• Hybrid Removal

    In the wake of the Supreme Court's recent activity in the domain of personal jurisdiction, defendants have greater leverage to challenge the forum choices made by plaintiffs when initiating litigation. This Article uncovers an unexpected way that defendants are deploying that leverage: by filing s in federal court. s are filed in cases that lack facial diversity of citizenship and involve no federal question. Ordinarily, these characteristics would trigger a quick remand. To avoid that result, defendants have sought to make personal jurisdiction part of the removal analysis. This crossing of jurisdictional lines has the potential to facilitate expediency, but it may also undermine the relationship between federal and state courts. For that reason, the Article...

  • Disarray Among the Circuits: When Are Consumer Surveys Persuasive?

    Trademarks have been an integral part of our economic system for generations. As our needs and abilities have advanced, so too have trademark regulations advanced to meet these new challenges. This Note examines the requirements for federal trademark protection under the Lanham Act. Protection normally only extends to marks that are determined to be inherently distinct; however, in certain circumstances, marks that are not inherently distinct may be eligible for protection, if it can be sufficiently proven that a descriptive mark acquired distinctiveness. The best tool for showing that descriptive marks have become distinct are consumer surveys, which allow parties to look directly into the minds of consumers. However, there is no established standard for what level of positive response...

  • Propping Open the Courthouse Door: Why Service Members Should Be Able to Bring Sexual Harassment Suits Under the Feres Doctrine

    Most people would be stunned if they were told that their employer could discriminate against them and they would have no form of civil recourse. However, this is the situation that exists every day for the military personnel serving their country. This is because of a little-known strand of case law, referred to as the Feres Doctrine. Shortly after World War II, Congress waived its right to sovereign immunity, with some exceptions, through the Federal Tort Claims Act (“FTCA”). In reading through the FTCA, the Supreme Court created an “incident to service” test, called the Feres Doctrine, to determine whether a service member can sue the federal government. Since Feres, lower courts have struggled to apply the new doctrine to new cases, which has led them to decry it. Despite these rese...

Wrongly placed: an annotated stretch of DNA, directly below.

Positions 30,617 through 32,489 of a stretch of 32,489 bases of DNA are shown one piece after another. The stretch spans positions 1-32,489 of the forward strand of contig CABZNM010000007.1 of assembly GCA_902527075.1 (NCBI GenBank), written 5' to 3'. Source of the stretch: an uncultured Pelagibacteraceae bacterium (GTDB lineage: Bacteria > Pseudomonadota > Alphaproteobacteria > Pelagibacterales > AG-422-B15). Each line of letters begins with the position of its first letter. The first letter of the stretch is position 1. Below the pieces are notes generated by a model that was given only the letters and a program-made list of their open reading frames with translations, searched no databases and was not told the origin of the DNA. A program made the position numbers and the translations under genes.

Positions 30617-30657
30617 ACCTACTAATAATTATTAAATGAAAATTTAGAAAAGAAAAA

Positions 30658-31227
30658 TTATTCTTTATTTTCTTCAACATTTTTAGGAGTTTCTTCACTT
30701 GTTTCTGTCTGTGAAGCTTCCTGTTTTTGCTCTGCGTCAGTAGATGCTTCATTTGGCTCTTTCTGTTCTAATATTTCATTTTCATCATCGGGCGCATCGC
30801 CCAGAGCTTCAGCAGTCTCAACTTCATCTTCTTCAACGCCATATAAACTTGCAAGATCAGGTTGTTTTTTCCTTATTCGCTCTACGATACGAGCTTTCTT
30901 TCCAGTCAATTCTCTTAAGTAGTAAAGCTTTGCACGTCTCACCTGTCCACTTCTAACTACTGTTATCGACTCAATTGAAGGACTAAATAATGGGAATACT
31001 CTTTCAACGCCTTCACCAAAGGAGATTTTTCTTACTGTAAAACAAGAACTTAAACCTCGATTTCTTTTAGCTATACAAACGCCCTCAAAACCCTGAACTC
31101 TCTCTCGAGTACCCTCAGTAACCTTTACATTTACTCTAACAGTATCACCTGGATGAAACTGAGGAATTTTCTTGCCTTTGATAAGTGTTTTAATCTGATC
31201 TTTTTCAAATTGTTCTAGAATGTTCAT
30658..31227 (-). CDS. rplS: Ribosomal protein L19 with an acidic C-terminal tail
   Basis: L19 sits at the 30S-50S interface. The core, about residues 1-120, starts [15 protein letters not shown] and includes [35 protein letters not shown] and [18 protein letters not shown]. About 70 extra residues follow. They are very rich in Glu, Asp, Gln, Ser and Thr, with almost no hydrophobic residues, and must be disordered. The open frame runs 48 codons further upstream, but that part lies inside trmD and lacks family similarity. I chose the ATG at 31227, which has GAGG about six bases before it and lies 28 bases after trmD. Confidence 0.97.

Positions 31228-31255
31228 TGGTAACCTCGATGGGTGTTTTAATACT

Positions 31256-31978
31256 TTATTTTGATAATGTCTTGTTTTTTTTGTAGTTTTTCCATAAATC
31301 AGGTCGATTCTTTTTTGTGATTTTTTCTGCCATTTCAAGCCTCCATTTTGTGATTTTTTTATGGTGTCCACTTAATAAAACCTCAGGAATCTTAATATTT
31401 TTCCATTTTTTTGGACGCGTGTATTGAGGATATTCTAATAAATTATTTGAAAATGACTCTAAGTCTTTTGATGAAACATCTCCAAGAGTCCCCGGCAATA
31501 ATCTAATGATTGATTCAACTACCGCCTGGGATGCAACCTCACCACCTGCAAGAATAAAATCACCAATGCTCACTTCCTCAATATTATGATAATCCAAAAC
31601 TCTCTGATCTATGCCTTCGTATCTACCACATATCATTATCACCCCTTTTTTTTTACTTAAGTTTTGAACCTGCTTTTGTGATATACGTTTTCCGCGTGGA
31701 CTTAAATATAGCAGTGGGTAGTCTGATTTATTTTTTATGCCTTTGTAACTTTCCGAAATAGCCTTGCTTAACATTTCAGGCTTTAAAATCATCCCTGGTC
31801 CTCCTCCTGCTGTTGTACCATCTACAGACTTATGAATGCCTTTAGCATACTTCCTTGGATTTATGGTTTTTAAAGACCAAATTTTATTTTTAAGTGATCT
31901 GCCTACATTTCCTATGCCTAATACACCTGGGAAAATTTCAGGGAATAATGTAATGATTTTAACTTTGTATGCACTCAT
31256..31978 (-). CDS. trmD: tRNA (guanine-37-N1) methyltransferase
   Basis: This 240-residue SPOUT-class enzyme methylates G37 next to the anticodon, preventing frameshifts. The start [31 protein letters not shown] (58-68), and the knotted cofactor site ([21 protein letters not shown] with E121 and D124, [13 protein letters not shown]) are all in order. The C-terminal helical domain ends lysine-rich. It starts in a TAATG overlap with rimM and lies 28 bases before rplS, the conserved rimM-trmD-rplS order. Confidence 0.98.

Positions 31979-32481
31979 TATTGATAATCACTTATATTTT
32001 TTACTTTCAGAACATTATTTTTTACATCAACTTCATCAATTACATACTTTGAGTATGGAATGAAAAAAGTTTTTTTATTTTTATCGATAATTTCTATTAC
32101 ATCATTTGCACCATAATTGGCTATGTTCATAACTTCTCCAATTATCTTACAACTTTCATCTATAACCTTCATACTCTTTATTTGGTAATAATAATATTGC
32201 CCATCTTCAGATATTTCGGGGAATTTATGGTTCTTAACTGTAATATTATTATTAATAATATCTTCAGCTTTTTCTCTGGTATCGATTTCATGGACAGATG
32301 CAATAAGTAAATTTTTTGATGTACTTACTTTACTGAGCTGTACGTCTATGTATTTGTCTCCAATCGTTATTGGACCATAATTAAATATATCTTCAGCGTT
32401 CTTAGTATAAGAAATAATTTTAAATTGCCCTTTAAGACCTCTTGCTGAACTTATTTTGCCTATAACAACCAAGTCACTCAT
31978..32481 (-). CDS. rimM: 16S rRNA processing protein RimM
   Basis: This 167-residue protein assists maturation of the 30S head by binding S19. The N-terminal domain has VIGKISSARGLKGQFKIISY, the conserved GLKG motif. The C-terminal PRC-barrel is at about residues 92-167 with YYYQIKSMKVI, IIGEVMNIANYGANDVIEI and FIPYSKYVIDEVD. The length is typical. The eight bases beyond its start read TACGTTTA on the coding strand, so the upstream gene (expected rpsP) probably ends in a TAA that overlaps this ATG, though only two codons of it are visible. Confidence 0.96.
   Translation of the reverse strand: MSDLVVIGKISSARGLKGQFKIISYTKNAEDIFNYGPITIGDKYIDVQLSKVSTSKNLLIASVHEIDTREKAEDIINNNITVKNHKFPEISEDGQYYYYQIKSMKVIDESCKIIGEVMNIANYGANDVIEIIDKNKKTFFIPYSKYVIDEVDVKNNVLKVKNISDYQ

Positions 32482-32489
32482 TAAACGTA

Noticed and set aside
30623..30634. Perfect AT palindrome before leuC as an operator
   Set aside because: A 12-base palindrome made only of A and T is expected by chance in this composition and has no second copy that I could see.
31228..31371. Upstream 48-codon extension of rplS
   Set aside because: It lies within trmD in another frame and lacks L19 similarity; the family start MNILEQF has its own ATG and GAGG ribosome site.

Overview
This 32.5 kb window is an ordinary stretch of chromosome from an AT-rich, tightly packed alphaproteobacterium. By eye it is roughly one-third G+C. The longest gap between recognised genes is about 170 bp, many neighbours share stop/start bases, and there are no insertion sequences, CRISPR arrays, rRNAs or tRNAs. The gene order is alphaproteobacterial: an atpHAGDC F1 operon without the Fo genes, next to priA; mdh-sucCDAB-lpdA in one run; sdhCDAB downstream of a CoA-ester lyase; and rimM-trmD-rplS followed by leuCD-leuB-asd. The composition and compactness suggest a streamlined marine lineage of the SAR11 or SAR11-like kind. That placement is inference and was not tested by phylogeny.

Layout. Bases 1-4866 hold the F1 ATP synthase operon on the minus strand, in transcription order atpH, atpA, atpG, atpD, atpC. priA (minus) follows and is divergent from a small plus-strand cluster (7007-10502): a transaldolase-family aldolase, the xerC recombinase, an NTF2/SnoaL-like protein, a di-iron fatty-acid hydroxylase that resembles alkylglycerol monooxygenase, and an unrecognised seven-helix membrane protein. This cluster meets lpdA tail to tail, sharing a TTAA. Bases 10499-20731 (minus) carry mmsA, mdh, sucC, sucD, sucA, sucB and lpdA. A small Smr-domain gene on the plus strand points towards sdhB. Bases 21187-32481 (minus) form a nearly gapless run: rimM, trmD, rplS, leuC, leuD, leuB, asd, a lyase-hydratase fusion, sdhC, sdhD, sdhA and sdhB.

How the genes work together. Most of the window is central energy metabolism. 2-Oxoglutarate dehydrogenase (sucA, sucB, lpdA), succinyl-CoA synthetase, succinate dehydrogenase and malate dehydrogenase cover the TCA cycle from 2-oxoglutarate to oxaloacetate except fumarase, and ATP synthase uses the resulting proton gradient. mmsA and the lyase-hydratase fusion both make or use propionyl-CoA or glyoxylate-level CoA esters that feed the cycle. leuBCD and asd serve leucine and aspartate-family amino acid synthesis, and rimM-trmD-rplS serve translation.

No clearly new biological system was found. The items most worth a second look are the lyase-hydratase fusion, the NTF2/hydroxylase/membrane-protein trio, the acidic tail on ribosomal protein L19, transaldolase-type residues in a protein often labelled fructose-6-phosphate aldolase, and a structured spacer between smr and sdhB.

• Conspicuous Prosecution in the Shadows: Rethinking the Relationship Between the FCPA's Accounting and Anti-Bribery Provisions

    The Foreign Corrupt Practices Act (“FCPA”) criminalizes foreign bribery by (1) American defendants; (2) defendants who trade stocks in the United States or register with the SEC; and (3) foreign defendants who act in furtherance of foreign bribery while inside the United States It imposes accounting requirements on some potential defendants. Congress meant the FCPA to help developing countries eliminate bribery, and, in so doing, advance U.S. economic and political interests. However, the FCPA has some fundamental flaws-flaws which U.S. enforcement agencies have particularly abused of late. The FCPA is vague. The reticence of defendants to go to trial has kept the courts from clarifying it and allowed prosecutors to interpret it however they like. The FCPA is also imperialist. These pro...

  • Avoiding Liability: Changing the Regulatory Structure of Cryptocurrencies to Better Ensure Legal Use

    Monitoring the transactions consumers in the United States make when buying and selling virtual currency requires an inventive regulatory system because many types of virtual currency, like Bitcoin, are operated anonymously and independently. In the United States today, the Internal Revenue Service (“IRS”) has little structure in how it monitors cryptocurrencies, merely classifying them as property and having the taxpayer report all losses and gains subject to the rules of personal property. This classification is difficult to apply because the IRS has little control over how the system is regulated. To solve this issue, the United States should either outlaw the use of cryptocurrency altogether or reclassify virtual currency as foreign currency. Making virtual currency use illegal migh...